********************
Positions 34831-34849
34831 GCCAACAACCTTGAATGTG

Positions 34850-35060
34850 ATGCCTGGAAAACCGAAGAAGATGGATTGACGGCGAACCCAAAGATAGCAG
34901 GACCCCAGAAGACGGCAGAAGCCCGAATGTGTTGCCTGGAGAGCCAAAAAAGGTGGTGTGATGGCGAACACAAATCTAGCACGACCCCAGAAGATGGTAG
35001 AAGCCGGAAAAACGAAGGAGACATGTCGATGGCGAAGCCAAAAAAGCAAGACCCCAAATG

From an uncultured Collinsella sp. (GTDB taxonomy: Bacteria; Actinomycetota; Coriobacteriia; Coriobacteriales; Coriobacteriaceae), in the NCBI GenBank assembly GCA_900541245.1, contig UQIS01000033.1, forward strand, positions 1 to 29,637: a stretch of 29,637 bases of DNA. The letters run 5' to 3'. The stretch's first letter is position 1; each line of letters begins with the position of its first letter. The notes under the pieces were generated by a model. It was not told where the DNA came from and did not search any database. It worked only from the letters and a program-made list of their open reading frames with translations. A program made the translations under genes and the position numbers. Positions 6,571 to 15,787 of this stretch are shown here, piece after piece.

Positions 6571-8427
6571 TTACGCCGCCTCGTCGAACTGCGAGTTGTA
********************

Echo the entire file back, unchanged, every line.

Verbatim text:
Positions 34831-34849
34831 GCCAACAACCTTGAATGTG

Positions 34850-35060
34850 ATGCCTGGAAAACCGAAGAAGATGGATTGACGGCGAACCCAAAGATAGCAG
34901 GACCCCAGAAGACGGCAGAAGCCCGAATGTGTTGCCTGGAGAGCCAAAAAAGGTGGTGTGATGGCGAACACAAATCTAGCACGACCCCAGAAGATGGTAG
35001 AAGCCGGAAAAACGAAGGAGACATGTCGATGGCGAAGCCAAAAAAGCAAGACCCCAAATG

From an uncultured Collinsella sp. (GTDB taxonomy: Bacteria; Actinomycetota; Coriobacteriia; Coriobacteriales; Coriobacteriaceae), in the NCBI GenBank assembly GCA_900541245.1, contig UQIS01000033.1, forward strand, positions 1 to 29,637: a stretch of 29,637 bases of DNA. The letters run 5' to 3'. The stretch's first letter is position 1; each line of letters begins with the position of its first letter. The notes under the pieces were generated by a model. It was not told where the DNA came from and did not search any database. It worked only from the letters and a program-made list of their open reading frames with translations. A program made the translations under genes and the position numbers. Positions 6,571 to 15,787 of this stretch are shown here, piece after piece.

Positions 6571-8427
6571 TTACGCCGCCTCGTCGAACTGCGAGTTGTA